3) Quoting Gartner's hype cycle on cloud. The current state of affair, in my opinion, is that the expectation from cloud have sky-rocketed without the clouds having the maturity to scale up, to meet the expectation.

    (Hype cycle report source: http://www.gartner.com/it/page.jsp?id=1124212)

    4) Few more references that you may want to consider while interpreting Mark's statements:


    Summarily, I think Mark is projecting concern around a niche technology application. It is working well for areas like hosting websites, emails, data logging, etc. I believe it will take sometime for it to mature for use in enterprise and truly derive the value from cloud.


  3. @Rohit
    I think you make a very valid point but would argue that situations where high availability, Critical 1 data is being managed, is only one niche for HP, and all parties to this conversation would probably agree that these situations probably don't lend themselves to the cloud.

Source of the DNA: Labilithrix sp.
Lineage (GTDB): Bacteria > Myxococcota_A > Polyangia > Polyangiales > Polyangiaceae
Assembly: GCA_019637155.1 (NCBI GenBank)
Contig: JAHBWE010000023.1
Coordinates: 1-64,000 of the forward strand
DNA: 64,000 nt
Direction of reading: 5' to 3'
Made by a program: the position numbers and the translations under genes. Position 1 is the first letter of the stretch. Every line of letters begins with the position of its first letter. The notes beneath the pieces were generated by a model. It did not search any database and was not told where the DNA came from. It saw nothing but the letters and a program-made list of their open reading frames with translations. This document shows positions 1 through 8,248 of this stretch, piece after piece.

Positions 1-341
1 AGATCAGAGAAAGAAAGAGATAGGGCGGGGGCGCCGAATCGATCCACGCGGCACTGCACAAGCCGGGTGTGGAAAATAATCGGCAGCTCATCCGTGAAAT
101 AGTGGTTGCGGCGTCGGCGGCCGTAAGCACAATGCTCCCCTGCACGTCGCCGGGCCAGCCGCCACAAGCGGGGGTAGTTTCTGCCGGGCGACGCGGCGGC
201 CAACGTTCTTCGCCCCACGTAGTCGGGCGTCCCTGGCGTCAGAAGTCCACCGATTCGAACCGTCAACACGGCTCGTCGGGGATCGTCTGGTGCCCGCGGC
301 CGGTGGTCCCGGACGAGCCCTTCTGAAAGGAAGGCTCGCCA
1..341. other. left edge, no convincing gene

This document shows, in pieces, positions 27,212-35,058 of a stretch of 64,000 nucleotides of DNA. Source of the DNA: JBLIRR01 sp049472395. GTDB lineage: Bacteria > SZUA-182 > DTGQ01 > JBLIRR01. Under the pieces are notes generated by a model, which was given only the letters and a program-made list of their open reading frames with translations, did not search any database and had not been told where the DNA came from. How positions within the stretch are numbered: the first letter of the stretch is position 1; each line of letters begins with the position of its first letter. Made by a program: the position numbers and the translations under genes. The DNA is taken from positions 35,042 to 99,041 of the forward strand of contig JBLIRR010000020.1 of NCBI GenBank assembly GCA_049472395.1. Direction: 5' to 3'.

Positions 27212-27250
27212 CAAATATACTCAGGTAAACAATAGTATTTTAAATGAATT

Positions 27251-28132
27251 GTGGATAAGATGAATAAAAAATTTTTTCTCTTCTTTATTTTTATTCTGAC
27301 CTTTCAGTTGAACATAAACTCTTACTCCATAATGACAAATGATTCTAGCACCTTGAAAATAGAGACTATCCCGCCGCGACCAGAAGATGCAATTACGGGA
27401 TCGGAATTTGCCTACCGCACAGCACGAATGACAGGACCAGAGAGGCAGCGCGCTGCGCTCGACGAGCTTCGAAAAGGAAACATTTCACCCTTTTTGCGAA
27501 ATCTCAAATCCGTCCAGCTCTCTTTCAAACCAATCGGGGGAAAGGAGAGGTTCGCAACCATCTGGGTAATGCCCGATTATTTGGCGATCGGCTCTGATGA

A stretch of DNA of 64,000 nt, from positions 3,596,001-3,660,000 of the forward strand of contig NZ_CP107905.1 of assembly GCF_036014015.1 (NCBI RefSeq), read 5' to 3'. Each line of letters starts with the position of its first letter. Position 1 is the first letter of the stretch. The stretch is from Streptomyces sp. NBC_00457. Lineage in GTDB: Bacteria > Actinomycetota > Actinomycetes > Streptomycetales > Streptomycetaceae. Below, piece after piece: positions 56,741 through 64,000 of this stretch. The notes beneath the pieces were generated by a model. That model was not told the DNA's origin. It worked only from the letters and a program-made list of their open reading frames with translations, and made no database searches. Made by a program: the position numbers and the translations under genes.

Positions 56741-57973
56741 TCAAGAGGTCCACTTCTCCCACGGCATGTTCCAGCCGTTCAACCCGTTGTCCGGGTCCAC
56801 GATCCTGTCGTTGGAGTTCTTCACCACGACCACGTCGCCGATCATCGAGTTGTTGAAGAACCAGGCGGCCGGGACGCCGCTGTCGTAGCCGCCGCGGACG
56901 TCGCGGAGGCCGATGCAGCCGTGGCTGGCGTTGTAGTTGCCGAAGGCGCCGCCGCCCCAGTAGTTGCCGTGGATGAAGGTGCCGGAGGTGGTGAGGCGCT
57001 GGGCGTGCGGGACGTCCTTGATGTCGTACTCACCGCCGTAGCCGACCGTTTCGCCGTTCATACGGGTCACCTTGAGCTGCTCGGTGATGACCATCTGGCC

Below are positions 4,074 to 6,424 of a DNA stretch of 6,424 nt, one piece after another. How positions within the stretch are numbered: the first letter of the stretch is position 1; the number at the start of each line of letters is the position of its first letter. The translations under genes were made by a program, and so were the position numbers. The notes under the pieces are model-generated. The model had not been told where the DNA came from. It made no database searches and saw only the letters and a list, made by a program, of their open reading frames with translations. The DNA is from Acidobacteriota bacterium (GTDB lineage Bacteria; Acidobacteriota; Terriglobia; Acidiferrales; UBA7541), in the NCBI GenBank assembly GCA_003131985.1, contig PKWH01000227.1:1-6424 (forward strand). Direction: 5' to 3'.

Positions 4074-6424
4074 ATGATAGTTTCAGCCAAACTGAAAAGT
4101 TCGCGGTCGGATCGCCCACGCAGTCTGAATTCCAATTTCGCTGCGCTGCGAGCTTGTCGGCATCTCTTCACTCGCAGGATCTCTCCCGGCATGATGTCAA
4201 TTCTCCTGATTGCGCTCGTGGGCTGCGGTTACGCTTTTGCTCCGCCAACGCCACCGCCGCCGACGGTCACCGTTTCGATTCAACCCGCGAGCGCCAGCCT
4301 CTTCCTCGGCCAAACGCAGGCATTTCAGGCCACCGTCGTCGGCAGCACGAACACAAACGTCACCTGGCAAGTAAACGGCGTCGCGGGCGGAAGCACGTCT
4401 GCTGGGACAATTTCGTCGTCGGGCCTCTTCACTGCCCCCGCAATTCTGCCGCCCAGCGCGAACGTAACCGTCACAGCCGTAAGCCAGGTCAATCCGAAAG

The point is that Mark Hurd should have made the distingtion, because small busineses like mine are embracing cloud computing because it allows us to deploy applications, that we would suffer an interminal nightmare if we were to to engage HP, virtually instantly.
    If thousands of small businesses embracing cloud applications stopped comitting hardware budget to HP, or even a portion of it, what would the affect on HP's bottom line become?

  4. Hi Kat. I'm a former HP'er, recently left to take a position with another well known IT company. A few thoughts on your comments:

    Regarding commoditized markets...Hurd already views hardware as basically nothing more than a commodity today and heading further that way all the time. He's chose to accept that and focus more on software, services and outsourcing, which obviously provide high margins. Take a look at the companies HP has acquired over the past 24 months, OpsWare, Polyserve, Ibrix, ummm, EDS? Just to name a few. See where I'm going here? Hurd *wants* hardware to be a commodity and he wants HP to hold a dominant position with the companies that supply parts for those commodities. Then HP can win the price wars through sheer brute strength....they'll make low margins, but the volume will be huge, which will drive revenue and also drive competitors out of the game. He's playing for keeps.